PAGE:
IBM Strikes Hard With ‘Viper’ DB

IBM hopes to strike hard and fast with its next database software, which features more native XML tools to help customers better tap into data housed throughout a service-oriented architecture (SOA).

Just released to customers, developers and partners for open beta testing, DB2 Viper is the first database crafted to integrate and manage native XML data and relational data.

This means XML data won’t have to be reformatted or placed into a large object within the database, allowing database administrators to increase the speed at which they extract data stored on a network made of disparate architectures.

This also means developers won’t have to create separate applications to access both relational data and XML repositories, said Bernie Spang, director of databases for IBM. Spang said one of Viper’s goals is to liberate data from the static form it has been forced into by relational database products.

Spang said IBM anticipates Viper will resonate well with companies who have or are thinking about implementing distributed computing models such as SOAs , which rely upon the ability to access video files, audio files, Word documents, PowerPoint presentations, Excel spreadsheets PDFs or e-mail stored in various repositories.

“This is critical as our clients and partners evolve into a service-oriented architecture approach using Web services,” Spang said in an interview. “Obviously, with the explosion of XML information in e-forms via Web apps due to document standards, it is becoming increasingly critical in the database to provide information as a service.”

How does this new technological approach work?

Instead of storing XML as a file or a blob in a cell in a database, Spang said admins can store and navigate among XML in its structure, allowing them to run analyses against the XML data similar to the way they could analyze columns and rows of relational data.

Oracle and Microsoft currently lack this feature, although the top three database vendors all support some degree of native XML.

IBM introduced its first native XML capabilities in its last DB2 launch, code-named Stinger. That DB2 version focused on publishing information in XML and providing it through a Web service interface.

By adding the ability to store XML-based messages, such as stock transactions, in Viper, IBM hopes to put a hurting on Microsoft and Oracle in the database market, which Gartner Dataquest said is at $7.8 billion annually.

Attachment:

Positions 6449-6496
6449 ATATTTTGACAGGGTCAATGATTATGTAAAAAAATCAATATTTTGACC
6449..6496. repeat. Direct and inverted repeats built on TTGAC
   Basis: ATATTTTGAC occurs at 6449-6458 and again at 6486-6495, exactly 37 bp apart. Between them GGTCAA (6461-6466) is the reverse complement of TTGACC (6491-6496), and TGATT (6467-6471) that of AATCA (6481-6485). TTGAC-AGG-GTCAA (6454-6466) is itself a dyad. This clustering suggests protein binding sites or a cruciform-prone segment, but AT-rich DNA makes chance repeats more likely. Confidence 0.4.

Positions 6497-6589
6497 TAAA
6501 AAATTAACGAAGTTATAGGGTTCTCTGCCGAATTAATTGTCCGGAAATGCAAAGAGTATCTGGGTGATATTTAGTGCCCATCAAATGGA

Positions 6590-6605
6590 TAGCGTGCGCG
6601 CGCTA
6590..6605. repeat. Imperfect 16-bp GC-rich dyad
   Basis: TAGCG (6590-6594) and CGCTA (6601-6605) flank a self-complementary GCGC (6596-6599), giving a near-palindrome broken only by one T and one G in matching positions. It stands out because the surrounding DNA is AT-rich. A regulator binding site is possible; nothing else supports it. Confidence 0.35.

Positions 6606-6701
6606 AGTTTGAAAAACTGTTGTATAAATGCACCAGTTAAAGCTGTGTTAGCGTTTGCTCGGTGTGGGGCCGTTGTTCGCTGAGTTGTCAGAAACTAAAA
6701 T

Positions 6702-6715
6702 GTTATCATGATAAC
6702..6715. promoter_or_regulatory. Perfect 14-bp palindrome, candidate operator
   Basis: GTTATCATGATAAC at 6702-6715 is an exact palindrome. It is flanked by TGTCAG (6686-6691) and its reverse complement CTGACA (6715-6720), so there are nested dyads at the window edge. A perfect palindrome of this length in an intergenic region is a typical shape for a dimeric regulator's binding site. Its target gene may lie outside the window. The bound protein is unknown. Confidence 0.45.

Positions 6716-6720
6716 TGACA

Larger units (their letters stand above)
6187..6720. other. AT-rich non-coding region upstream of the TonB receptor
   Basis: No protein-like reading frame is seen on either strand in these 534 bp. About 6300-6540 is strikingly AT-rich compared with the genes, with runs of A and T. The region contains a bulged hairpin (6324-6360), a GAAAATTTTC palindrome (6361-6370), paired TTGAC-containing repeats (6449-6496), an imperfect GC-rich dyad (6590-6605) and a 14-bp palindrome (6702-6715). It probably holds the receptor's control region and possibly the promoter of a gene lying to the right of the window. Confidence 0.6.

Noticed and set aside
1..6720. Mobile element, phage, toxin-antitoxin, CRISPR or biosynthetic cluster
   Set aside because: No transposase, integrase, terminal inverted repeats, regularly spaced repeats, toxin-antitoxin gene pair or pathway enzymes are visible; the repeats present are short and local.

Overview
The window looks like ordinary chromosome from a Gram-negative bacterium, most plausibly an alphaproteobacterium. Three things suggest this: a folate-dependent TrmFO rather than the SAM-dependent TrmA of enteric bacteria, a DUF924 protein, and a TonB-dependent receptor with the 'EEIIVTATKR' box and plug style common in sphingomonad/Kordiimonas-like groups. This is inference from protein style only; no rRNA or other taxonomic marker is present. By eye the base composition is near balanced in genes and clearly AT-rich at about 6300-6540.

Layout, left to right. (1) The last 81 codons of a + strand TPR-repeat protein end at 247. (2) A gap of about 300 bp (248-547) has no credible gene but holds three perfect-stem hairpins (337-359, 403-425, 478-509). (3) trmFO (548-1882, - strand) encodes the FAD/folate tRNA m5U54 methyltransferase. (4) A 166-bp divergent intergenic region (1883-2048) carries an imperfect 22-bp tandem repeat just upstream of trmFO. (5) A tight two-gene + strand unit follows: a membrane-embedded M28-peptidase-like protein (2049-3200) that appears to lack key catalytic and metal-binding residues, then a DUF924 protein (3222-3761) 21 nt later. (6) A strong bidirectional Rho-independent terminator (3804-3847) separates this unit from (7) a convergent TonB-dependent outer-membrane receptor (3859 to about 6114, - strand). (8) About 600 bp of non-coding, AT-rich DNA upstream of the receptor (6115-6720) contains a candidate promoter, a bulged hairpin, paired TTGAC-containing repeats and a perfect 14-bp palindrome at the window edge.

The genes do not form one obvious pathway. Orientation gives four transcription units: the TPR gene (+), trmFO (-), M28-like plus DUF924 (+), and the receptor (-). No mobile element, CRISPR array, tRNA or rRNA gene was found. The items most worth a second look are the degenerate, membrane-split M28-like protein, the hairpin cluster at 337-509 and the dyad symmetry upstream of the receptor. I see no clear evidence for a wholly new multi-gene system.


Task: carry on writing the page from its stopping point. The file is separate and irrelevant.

Spang said adding advanced native XML capabilities can only help this, as customers seek easier ways to pull information from a database, which is essentially a big vat of digital information.

DB2 Viper will also be the first database to support the three common methods of database partitioning at the same time, simultaneously handling range partitioning, multi-dimensional clustering and hashing. These functions will let admins arrange and order their information the best way for their businesses.

Viper will also support XQuery, which is quickly becoming an industry standard language for processing XML data. Applications can use XQuery, standard SQL or both to retrieve documents from both storage formats.

Spang also confirmed that IBM plans to extend early support of Viper to the PHP development community using Zend Core for IBM. One of the most popular Web programming languages in the world, PHP is used in over 23 million domains.

IBM is offering a sneak peak of DB2 Viper this week at the XML 2005 Conference in Atlanta. The finished product will appear next year.

Burton Group analyst Peter O’Kelly said XML support in database management systems is going to be a key trend for 2006, with IBM, Microsoft and Oracle all adding support for facets of XML storage, along with support for XQuery.

He also said the new capabilities could very well put IBM in a nice position versus the competition heading into the new year.

“Overall, I think we’re heading into a new phase in DBMS competition, with XML storage, XQuery, support for consuming and producing Web services, message broker capabilities, and more,” O’Kelly said. “The DBMS competition among IBM, Microsoft, and Oracle is going to be increasingly intense, and that’s going to produce some new and compelling opportunities forDBMS customers.”

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